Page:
I've always been a fan of Rashad McCants...I hope he can get back into the league.
The Timberwolves' bus pulls up to the Ritz-Carlton in Marina del Rey following an afternoon practice. Players still in workout togs file off. Some have draped towels around their necks, others have fixed ice packs to knees and shoulders. Everything around them seems small: the scurrying bellhop, a lone autograph seeker, an elderly couple in need of directions. It is one of the countless humdrum moments of an NBA season that blur into nothingness.
From a chair inside a dimly lit lounge just off the hotel lobby, Rashad McCants watches his former teammates walk by. He has taken the stroll hundreds of times, but this is the first time he has seen it from the angle of an ex-player. As the Wolves push through the lobby a few of them spot an old pal. "Shaddy!" shouts Corey Brewer, who once battled McCants for minutes. Some wrap him in hugs. McCants grins uncontrollably as he is peppered with questions. Where are you living? When are you coming back? Ryan Gomes offers his new cell number. Al Jefferson sits down to reminisce. He and McCants laugh about the time Kevin McHale put a garbage can by the court after learning that Jefferson had had a birthday party the night before.
Then, just as quickly as they flocked to him, the players head to their rooms. Elevator doors close. A December Santa Ana wind rushes through the now-vacant lobby. Outside, McCants hands over his claim check. "What room is it under?" the valet asks.
Good try. "That'll be $12," the valet says.
Every profession has its sore thumbs, employees who stick out because they can't fit in, underpaid, underappreciated or unloved. Or maybe they're just perpetually pissed off. Still, unless you happen to share a cubicle with one, they are someone else's problem. But who wants to pay to see a bristly millionaire play a game? More important, who wants to pay him? Especially in a sport like basketball, where on-court chemistry is paramount. In the confines of an NBA locker room, one sourpuss can send a season into a tailspin. The slightest frown can fray a relationship, label a guy or halt a career.
Just ask McCants. He'll tell you that gainful employment in the NBA is a delicate thing, easily thrown off kilter by meddling forces, real or imagined. A coach who wants to derail your career, too many visits to the psychiatrist, and, well, suddenly you have a tainted aura that, like an oil spill, grows out of control with no hint of containment.
The common refrain about McCants' predicament is that it has never been about his game. "He's a pure talent with a high basketball IQ," former Wolves GM McHale says of his former shooting guard. "Beautiful stroke, great body, everything. His problem was giving himself up to the team." That view is seconded by many who shared his locker room, whether McCants' under-his-breath mumbles were directed at them or not. "In any line of work you have to know how to talk to people and when to bite your tongue," says Kevin Love, who played with McCants two years ago. "Rashad has a me-against-the-world attitude. You have to get past that if you want to help yourself."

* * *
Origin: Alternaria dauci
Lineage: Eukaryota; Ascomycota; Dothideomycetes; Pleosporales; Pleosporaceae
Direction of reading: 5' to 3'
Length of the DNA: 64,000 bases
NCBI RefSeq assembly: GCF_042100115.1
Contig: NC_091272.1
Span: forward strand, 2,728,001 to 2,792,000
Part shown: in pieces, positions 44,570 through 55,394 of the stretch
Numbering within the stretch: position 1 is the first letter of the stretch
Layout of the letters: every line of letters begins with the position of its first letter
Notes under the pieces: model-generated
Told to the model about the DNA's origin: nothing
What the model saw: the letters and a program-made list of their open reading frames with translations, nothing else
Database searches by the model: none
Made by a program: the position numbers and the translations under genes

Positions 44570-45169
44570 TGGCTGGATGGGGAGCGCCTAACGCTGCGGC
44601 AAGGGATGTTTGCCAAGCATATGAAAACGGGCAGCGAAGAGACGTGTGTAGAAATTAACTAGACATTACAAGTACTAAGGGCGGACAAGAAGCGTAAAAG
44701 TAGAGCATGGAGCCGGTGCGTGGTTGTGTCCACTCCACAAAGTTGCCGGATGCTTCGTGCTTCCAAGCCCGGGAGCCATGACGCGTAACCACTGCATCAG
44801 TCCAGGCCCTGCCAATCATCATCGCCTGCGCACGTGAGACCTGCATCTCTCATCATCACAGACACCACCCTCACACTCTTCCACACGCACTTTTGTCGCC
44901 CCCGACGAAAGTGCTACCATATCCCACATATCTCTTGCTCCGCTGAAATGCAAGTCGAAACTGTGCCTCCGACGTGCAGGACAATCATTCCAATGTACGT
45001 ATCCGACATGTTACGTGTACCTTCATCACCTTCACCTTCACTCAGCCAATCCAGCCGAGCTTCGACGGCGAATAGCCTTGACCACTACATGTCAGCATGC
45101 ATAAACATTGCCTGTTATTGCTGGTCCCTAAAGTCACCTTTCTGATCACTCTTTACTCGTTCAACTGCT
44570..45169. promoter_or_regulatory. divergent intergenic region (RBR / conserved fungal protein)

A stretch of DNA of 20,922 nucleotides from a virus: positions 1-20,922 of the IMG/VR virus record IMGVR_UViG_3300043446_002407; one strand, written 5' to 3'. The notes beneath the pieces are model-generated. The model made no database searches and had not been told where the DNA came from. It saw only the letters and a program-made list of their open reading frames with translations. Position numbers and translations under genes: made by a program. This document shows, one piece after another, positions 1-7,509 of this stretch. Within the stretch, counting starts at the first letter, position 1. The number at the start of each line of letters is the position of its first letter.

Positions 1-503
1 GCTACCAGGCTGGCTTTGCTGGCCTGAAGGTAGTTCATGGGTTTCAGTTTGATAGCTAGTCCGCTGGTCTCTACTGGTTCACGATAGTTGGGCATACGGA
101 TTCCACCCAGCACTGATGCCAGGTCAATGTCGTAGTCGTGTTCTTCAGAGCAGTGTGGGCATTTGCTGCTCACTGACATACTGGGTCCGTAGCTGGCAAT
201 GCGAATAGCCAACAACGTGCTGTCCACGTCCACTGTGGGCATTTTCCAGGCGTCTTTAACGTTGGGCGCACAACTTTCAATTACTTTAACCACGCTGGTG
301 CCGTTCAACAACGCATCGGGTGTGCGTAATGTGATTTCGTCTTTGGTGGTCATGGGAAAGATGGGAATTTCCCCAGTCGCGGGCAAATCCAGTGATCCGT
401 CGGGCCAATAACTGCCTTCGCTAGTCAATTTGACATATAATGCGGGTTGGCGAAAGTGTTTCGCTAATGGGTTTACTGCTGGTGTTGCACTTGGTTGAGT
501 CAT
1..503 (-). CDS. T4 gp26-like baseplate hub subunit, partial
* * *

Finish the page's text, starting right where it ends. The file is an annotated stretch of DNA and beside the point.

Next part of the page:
Sye Williams/ESPN The MagazineArmed with a feathery J and a quick first step, McCants says there isn't a two guard that can stop him.
McCants, meanwhile, wonders how a player can "get $25 million for being just a shooter," or why guys with criminal records -- McCants has never been arrested or suspended -- somehow get more consideration than he does. "I'm out of the league because of facial expressions?" he asks. "Players get arrested or demand trades, and I'm the one they call difficult?"
It's not easy being the guy who frowned himself out of the NBA.
"They say I don't smile," McCants says. "Does that make me a bad person?" In his eyes he's done everything asked of a good teammate. He sees none of the accountability issues everyone else can't stop talking about. What coaches label as sulking McCants says is just being quiet. "Management doesn't see how well I get along with my teammates when we're hanging out together," he says. "They're not interested in that."
So for now he remains in an unusual and scary place: outside looking in. He's 25, jobless and lugging around a toxic rep in the midst of an unforgiving economy. "He has to grow out of his old mentality," says McHale. "If he doesn't, he won't play in this league again."
McCants lives quietly by himself in a two-bedroom apartment in an upscale complex in LA. An Xbox 360 is connected to a 42-inch, swivel-mounted plasma. On a coffee table in front of a gray velour couch, next to a folded half-eaten bag of cool ranch Doritos, lies a threadbare copy of the Nov. 22, 2004, issue of Sports Illustrated. The cover line reads, "Mystery Man." McCants, in his UNC uni, is the subject.
The flesh-and-blood McCants wears basketball shorts and a white tank top. He adjusts his Yankees cap (one of six he owns) and plops down into a chair that matches the couch. It's six weeks into the 2009-10 NBA season and the muted plasma is tuned to SportsCenter. Subs he once shared minutes with now provide the nightly highlights. Any bravado from his playing days is long gone. "I don't watch the NBA," he says in a voice soft and direct. "I haven't reached the point where I can do that."